How Would You Like to Grow?




By Raven Halle

Developing cities often find themselves having to answer the question, “how should we continue to grow?” Due to developmental pressures, not growing at all is rarely an option; in
turn, places face a choice between growing through implementing the principles of conventional suburban development and the principles of traditional neighborhood development. In a few
words, and in favor of the latter, the traditional neighborhood developments are perhaps best captured by architect Jan Gehl’s statement that “life takes place on foot.” Traditional
neighborhood developments, which are often unique to their location and serve as prototypes for other traditional neighborhood developments, are displays of what residential areas can become
when the focus is placed on people rather than on industry. The key to understanding the influence of traditional neighborhood developments lies in their identity as mixed-use
developments, meaning that they are a blend of the residential, the commercial, and the environmental. This mixed-use approach to planning offers something different from the
traditional ideas of suburbia; where mixed-use fosters connections through an emphasis on the pedestrian, other single-use developments may rely on vehicular modes of transportation to
create the same. but often lesser connections. Again, in traditional neighborhoods, “life takes place on foot:” while your children walk to school, you can walk to the grocery store; step out of
your apartment building’s elevator and be immediately between the wine bar and the dance studio; go to your dental appointment and then the eye doctor across the street; walk your mother
from the assisted-living facility to the pool for a summer’s day swim. This is what it means to be a walkable place; to be a town.

First, let’s go back around 80 years to life in America after World War II. During this period, things such as the GI Bill, the baby boom, the increased affordability of automobiles, and
the large-scale housing projects built on the outskirts of existing cities contributed to what we call “urban sprawl,” or the migration of folks from big cities to single-family homes often
separated by roads, landscaping, and long expanses of land. These ideas might conjure within us the iconic rhetoric of the “American Dream,” or the notion of 2.5 children, a pet, and a
picket-fence. While this long-surviving concept was first an item of praise and then a sign of conformity, early suburbia’s promise of a cookie-cutter life personified a sort of affluence that
became highly attractive to the generation who had recently survived two world wars and the Great Depression. So, after the war, the industries which had mobilized the Allied victory turned
their focus inward to propel the previously mentioned and eventual causes of urban sprawl.  Among the many detriments to come from this—like the loss of agricultural lands, an increase in
distance between home, work, and leisure places, and an increase in pollution due to distance—is the loss of a sense of place, or, as coined by James Howard Kunstler, “the geography of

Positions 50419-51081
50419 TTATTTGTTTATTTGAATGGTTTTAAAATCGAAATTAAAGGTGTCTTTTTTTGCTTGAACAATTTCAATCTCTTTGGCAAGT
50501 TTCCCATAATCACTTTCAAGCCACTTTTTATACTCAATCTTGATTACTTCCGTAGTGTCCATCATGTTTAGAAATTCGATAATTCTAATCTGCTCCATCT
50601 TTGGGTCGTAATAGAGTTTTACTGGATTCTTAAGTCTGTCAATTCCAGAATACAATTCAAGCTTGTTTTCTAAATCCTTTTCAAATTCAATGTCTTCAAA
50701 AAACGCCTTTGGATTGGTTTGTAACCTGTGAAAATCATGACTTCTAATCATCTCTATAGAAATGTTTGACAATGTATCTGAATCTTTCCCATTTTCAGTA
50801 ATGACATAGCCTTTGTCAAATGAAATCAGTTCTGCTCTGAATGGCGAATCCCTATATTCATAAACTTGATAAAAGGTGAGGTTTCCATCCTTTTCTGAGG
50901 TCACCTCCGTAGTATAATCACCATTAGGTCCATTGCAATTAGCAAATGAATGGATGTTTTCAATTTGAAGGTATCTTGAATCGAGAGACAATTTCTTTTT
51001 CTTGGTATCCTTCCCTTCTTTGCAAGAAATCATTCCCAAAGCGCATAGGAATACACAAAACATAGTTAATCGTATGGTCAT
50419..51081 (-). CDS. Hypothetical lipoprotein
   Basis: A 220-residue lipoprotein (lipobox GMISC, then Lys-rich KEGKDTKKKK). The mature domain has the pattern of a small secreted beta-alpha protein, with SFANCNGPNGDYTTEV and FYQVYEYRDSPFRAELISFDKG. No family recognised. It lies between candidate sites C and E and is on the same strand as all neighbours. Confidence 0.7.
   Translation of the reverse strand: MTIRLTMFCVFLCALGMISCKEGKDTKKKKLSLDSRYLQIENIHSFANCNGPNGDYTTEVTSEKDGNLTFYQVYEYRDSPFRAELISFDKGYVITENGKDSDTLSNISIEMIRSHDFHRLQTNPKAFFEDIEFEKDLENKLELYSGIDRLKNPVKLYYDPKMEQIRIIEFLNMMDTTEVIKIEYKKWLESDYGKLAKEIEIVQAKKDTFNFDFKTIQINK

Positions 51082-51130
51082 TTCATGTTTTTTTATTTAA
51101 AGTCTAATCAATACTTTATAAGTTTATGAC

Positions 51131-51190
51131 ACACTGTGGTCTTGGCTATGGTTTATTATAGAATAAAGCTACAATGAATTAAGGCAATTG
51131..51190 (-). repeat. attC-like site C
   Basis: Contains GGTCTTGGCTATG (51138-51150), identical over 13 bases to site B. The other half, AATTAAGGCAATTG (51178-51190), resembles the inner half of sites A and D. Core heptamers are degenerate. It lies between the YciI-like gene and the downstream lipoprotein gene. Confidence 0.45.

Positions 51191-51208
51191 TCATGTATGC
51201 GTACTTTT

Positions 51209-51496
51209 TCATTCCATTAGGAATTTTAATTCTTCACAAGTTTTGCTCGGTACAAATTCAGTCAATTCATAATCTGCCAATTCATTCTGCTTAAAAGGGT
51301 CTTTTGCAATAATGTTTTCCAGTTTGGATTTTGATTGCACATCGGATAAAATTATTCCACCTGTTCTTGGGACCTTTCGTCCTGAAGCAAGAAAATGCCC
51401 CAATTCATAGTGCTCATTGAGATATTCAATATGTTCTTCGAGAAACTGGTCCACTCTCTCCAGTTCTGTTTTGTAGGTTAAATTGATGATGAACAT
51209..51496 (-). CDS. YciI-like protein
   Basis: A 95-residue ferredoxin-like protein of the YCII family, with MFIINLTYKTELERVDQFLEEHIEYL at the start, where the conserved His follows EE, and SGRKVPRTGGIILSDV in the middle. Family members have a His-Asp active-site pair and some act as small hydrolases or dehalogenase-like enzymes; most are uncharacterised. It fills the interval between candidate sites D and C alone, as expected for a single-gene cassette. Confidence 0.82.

nowhere.” This is, in the last 20 years, perhaps what traditional neighborhood developments have most sought to change: turning “nowhere” into “somewhere.” And they have done just that.

To create an analogy, creating a town for planners is like making a cake to bakers.  Suburbia has the ingredients: people, houses, sometimes community centers, cars, and roads
which lead the cars out of the neighborhood to the desired destination—work, school, the grocery store, church, piano lessons. To bakers, this is the equivalent of eggs, butter, flour, sugar, and
utensils lined up on the table. But to bake a cake, the ingredients must be more than present—they must be mixed. So, too, do the ingredients of the suburbs need to be combined to
create a town. In the simplest of terms, this comparison displays the difference between a conventional suburban development and a traditional neighborhood development. When people,
houses, businesses, schools, roads, and parks are integrated—the “mixed” in “mixed-use—” a town is born. This is the creation of “somewhere,” a place not isolated by gates or roads but open
and accessible to all. Again, traditional neighborhood developments do not necessarily subscribe to the cookie-cutter homes of the suburbs: a doctor can live next door to a teacher; a lawyer
down the hall from an author. And, further again, a town is sustainable and self-contained in that most immediate needs can be met without having to commute. Ultimately, the concentration of
homes and necessary establishments forges a sense of connection, better-allowing things like the stimulation of the local economy through shopping small businesses and supporting the
community through events such as annual holiday celebrations.

A town’s sense of connection and community is certainly facilitated by its residents, but on a more basic level, it is first rendered by the careful planning and construction on the part of
its developers. For a town to be a successful pedestrian-oriented development, many complex design and planning problems must be addressed. For a town to be effective, “synergies,” or
positive relationships between multiple agents must be created and designed to work both vertically and horizontally. Synergies in a traditional neighborhood development be seen in
vertical mixed-use buildings, such as those that have apartments above shops and offices. This is an example of one of the many characteristics of a traditional neighborhood development—also
including a variation in housing type, a well-planned and connected system of streets, and conveniences such as places of worship, parks, schools, and pools—all of which will be
discussed in a later series of articles revolving around traditional neighborhood developments.


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